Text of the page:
The various reactions to my blog were really encouraging. I had a lot of past and present friends and even a few strangers reach out and contact me with some really positive things to say. The most surprising comments came from my school friends:

“Thanks an insightful read, I never realized how difficult you had found things you always seemed to take everything in your stride…”

“…we had no idea it was so hard for you, you were definitely different, but quirky and an individual and I thought you seemed confident and smart!”

“From an outsider at school you seemed confident and very intelligent!”

“…you know I would of never of picked this at all as kids.”

“I do remember in the past that you were like a chameleon always changing very quickly and very dramatically..I wish I had realised how exhausting this was for you at the time..”

“…you were always a guaranteed laugh and interesting conversation. I never so much saw the smallest hint of any of what you’ve dealt with all that time.”

A common theme in these comments is that people had no idea how I was feeling on the inside, and that I seemed to do a good job of convincing people that I was confident and self-assured, even though I was putting on an act most of the time.

This made me think about the way that girls behave on the Autism Spectrum. There is a definite gap between the behaviour of boys and girls with ASD, which is why it is often harder to recognise and diagnose girls on the spectrum and why some girls with ASD go undiagnosed altogether.

“We think the social difficulties in some girls with autism may be less obvious. Some women with autism describe a strategy of copying somebody. They pick somebody in their class or workplace and they just copy everything about that person: how they dress, how they act, how they talk.” – quote taken from an article by Francesca Happe, Professor of Cognitive Neuroscience at the Institute of Psychiatry in London.*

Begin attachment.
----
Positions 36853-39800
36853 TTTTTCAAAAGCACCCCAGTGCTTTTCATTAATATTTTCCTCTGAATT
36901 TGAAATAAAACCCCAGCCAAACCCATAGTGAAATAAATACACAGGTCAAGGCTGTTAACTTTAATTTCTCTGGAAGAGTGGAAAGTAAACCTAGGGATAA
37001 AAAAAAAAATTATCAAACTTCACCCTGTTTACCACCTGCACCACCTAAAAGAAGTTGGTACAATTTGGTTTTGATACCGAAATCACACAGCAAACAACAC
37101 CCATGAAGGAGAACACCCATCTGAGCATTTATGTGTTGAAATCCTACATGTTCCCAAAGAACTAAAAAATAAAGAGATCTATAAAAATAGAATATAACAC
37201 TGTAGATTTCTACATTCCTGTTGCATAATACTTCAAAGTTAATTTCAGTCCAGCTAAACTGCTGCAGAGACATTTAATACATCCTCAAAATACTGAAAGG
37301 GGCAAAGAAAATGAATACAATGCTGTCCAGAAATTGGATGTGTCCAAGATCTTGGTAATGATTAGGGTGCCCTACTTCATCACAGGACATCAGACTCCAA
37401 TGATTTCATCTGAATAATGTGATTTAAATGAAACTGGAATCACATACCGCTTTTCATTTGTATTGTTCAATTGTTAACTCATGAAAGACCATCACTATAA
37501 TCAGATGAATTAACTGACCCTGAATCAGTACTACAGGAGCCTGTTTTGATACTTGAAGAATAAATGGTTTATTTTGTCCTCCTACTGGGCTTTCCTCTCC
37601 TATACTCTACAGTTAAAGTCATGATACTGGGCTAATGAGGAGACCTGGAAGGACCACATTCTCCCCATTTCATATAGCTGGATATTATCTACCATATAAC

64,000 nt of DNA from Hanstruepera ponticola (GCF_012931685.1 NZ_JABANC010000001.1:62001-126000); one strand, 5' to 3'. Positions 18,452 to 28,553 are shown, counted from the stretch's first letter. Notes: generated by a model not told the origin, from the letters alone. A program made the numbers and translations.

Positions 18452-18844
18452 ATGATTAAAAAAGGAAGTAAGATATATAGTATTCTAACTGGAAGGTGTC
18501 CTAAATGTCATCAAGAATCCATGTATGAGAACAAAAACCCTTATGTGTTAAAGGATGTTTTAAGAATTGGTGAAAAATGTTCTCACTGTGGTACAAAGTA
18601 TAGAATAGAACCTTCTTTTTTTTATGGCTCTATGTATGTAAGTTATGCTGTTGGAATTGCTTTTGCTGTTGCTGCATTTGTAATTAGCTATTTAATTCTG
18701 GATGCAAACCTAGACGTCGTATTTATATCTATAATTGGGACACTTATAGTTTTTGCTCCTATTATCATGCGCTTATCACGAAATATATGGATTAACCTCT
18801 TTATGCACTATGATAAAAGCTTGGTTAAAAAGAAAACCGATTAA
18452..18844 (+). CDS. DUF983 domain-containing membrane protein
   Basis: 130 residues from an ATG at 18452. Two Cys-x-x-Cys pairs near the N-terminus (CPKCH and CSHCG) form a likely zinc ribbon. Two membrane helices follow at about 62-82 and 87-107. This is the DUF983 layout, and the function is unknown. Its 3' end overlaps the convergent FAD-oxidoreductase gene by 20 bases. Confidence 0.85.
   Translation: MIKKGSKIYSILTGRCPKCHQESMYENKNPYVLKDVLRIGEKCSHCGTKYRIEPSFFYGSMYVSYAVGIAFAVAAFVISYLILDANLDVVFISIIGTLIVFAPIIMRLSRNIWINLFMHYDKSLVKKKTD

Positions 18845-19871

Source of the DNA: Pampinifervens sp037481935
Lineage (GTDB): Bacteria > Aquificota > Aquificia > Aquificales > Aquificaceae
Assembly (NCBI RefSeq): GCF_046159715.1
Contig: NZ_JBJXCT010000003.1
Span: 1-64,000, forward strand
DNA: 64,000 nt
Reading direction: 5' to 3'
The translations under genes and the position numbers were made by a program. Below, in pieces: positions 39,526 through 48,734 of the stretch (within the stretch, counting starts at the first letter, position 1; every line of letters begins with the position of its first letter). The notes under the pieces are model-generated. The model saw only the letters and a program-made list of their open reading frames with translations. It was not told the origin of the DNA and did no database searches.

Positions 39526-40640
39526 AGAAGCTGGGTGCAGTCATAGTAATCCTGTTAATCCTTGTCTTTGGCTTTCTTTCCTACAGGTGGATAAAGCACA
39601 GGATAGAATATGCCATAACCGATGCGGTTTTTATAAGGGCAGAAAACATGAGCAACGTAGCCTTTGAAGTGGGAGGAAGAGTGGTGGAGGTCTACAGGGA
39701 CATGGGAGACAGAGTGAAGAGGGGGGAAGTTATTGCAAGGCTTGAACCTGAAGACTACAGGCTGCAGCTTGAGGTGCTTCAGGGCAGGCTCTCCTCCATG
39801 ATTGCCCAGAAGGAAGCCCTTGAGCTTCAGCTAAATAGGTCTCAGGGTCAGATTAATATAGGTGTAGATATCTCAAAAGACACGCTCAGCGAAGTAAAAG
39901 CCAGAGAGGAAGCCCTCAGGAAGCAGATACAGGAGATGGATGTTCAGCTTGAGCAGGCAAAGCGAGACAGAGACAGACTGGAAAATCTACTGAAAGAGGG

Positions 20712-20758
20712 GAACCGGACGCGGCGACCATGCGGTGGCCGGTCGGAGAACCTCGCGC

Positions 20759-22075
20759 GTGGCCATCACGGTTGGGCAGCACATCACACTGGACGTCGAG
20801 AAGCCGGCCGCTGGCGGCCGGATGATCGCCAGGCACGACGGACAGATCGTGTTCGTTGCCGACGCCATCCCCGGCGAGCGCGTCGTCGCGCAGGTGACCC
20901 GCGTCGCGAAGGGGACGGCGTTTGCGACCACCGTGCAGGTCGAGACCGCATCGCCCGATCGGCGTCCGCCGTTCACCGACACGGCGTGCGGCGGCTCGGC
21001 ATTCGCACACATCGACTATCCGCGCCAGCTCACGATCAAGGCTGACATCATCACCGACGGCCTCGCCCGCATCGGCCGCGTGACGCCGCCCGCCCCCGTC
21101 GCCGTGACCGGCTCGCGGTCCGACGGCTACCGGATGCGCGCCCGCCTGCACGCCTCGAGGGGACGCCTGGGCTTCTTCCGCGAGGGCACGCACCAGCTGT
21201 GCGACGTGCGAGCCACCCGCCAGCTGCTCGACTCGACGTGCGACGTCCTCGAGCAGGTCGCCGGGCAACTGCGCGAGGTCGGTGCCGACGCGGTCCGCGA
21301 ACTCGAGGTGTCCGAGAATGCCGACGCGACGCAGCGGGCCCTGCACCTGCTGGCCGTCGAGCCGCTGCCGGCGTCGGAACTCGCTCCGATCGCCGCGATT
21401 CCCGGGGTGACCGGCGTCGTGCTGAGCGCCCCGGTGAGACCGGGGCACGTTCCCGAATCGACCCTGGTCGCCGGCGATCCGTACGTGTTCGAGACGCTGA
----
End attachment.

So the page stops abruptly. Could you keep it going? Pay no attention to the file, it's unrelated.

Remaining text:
This quote resonated with me, as this is what I have done my whole life. I struggled socially, as I felt so uncomfortable and nervous in my own skin, that I emulated the habits and behaviours of other people. I did this to try and fit in, to make myself not stand out as different, and to try and find an identity for myself. Little did I know that my real identity was being squashed this entire time – more on that later.

It took me many years to learn how to wear my masks. I have memories in kindergarten and early school of wandering around at recess and lunchtime by myself – not really knowing how to include myself in the activities of other children. Boys were easier to play with than girls, they were very game/play focussed and didn’t spend as much time discussing things that I did not understand. I did not care about the things that girls talked about, they spent a lot of time talking about boys, music, fashion, current pop culture, and often speaking negatively about other children. I did not understand how to include myself in these conversations. Mostly because I did not care about those topics, I had little interest in boys at this stage, I did not care about fashion or music in a broad sense. How could I connect with these girls on these levels? I couldn’t, so I often didn’t.